Author to speak about his Karl Rove book in Guilford
GUILFORD -- After a recent encounter with Republican political operative Karl Rove, Craig Unger penned a piece for Vanity Fair that began this way: "Karl Rove doesn't like me."
That might be because Unger is an investigative journalist whose latest book, "Boss Rove," is an unflattering portrait of a powerful figure in former President George W. Bush's administration and the founder of a conservative "SuperPAC" that's investing heavily in federal elections.
Unger is scheduled to speak Sunday in Guilford about his new book and the powerful forces at work where money and politics intersect.
"Even though (Rove) is well-known, people don't know what he does," Unger said.
The Guilford event is the annual Harvest fundraiser for Kopkind Colony, which brings together journalists, filmmakers and others each summer in Guilford. The colony was founded in 1998 in memory of the late Andrew Kopkind, a Guilford resident and prominent journalist who wrote for magazines including Time, The New Republic and The Nation.
Tickets for the Sunday event, scheduled for 2 p.m. at the Organ Barn at 158 Kopkind Road, are $35 or $25 for students. Reservations are requested and available by calling 802-254-4859 or via e-mail at email@example.com.
John Scagliotti, Kopkind administrator, said the Harvest event is the only local fundraiser by the organization.
"We do a number of summer programs, which are free and open to the public," Scagliotti said.
Unger is an easy fit for Kopkind's 15th fundraiser: He was a friend of Kopkind's and, Scagliotti said, practices a similar brand of reporting.
"That kind of journalism is rare, but it's still around," Scagliotti said. "And Craig is one of the best."
Unger has worked as deputy editor at the New York Observer and editor at Boston Magazine. His is now a contributing editor at Vanity Fair, in which he published some of his Rove research.
Having previously penned "House of Bush, House of Saud" and "The Fall of the House of Bush," Unger this time focused on Rove, who has been credited with engineering George W. Bush's rise to the presidency.
Rove resigned as Bush's deputy chief of staff in 2007, saying he wanted to spend more time with family. But he also had been linked to scandals including the firing of U.S. attorneys and the public disclosure of CIA operative Valerie Plame's identity.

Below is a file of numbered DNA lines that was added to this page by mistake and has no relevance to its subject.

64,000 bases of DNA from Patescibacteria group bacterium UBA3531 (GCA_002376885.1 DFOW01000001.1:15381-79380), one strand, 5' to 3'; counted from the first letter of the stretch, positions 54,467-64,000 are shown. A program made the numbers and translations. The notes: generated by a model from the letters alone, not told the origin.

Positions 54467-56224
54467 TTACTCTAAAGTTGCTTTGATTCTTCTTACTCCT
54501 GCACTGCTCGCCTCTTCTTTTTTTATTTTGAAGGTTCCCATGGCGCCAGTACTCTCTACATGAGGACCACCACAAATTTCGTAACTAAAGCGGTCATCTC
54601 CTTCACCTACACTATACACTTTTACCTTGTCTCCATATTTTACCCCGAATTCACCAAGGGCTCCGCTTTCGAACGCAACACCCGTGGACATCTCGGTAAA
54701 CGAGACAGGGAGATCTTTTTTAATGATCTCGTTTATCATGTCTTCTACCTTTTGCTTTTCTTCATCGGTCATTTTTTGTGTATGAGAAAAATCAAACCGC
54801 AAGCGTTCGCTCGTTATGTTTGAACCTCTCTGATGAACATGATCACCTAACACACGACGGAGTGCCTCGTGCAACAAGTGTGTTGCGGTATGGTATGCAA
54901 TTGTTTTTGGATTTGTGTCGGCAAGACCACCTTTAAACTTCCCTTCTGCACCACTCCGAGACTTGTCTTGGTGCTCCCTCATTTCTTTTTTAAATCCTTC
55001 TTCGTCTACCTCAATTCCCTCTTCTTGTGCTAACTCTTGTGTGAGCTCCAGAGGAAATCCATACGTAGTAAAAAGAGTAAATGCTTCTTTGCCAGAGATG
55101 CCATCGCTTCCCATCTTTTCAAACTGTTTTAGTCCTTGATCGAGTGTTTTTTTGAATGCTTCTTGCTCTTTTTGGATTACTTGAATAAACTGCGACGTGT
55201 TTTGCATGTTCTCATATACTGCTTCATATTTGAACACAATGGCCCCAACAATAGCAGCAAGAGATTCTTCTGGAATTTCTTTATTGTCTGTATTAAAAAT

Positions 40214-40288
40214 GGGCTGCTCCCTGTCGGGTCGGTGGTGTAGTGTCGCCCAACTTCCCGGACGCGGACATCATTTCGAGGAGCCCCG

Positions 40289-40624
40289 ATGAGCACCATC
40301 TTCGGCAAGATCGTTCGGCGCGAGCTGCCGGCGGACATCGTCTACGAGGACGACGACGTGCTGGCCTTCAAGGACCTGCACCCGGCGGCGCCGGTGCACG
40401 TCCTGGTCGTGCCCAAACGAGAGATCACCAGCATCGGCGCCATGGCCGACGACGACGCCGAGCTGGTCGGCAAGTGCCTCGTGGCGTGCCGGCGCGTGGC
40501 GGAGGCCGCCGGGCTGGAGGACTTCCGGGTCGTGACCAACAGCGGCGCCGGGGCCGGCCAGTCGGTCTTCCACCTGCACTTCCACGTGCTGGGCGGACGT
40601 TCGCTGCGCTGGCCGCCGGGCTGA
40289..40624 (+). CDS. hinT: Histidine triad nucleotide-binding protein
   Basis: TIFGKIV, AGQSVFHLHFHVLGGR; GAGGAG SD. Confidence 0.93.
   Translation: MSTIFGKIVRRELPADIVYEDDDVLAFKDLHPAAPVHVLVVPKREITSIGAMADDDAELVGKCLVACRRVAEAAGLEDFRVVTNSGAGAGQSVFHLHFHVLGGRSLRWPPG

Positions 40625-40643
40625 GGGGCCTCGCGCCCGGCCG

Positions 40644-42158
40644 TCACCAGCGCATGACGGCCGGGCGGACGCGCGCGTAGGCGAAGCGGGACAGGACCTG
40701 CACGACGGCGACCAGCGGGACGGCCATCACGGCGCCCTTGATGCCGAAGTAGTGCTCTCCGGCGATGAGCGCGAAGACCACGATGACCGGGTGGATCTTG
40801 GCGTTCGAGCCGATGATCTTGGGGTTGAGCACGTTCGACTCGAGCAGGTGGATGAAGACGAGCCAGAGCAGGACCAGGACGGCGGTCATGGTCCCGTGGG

"I think a lot of people thought he was finished (politically) in 2008 when Bush left the White House," Unger said.
But Unger's Vanity Fair piece opens with a gathering of GOP "power brokers" at Rove's Washington, D.C., home in April 2010, a few months after the U.S. Supreme Court's Citizens United vs. Federal Election Commission decision had opened the door for non-profit and for-profit corporations to exert unprecedented influence on elections.
Unger wrote that Rove "would become arguably the single greatest beneficiary of the ruling" as co-founder of a so-called "super" political action committee called American Crossroads.
A SuperPAC "suddenly provided a medium through which unlimited sums could be raised from corporations and unions as well as wealthy individuals, and be spent with the express purpose of electing or defeating a specific candidate," Unger wrote.
Through the well-financed American Crossroads and the affiliated Crossroads GPS, Unger argues that Rove and his allies have taken control of the Republican Party and the presidential election.
"Rove was reinventing himself as a party boss," Unger said Wednesday in an interview with the Reformer. "This gave him an indirect way to really control hundreds and hundreds of millions of dollars."
Unger believes Rove is manipulating the system with an aim toward "a historic realignment of America's political landscape." He also charges that Rove is at the forefront of controversial, Republican-led attempts to enact voter identification laws.
"Rove is sort of the father of voter suppression," Unger said.
In an attempt to uncover more information about Rove, Unger said he interviewed more than 100 people. He talked to some of those subjects dozens of times.
"It's very hard to get a former operative of Karl Rove to talk," Unger said. "And when you do, you sit down and have a lot of conversations."
He also traveled to places such as Chattanooga, Tenn., where a computer company called SmarTech is based. Unger reports on that company's handling of Ohio's 2004 presidential election returns and its role in the disappearance of millions of Bush White House e-mails.
Unger recounts attending a breakfast at which Rove was the keynote speaker during the Republican National Convention. Rove called Unger's book "an entertaining work of fiction."
But the author believes he has uncovered and illuminated some deeper truths about an influential force in modern politics.
"These are the unseen mechanics of power," Unger said. "I try to describe them and show how they work."
Mike Faher can be reached at firstname.lastname@example.org or 802-254-2311, ext. 275.
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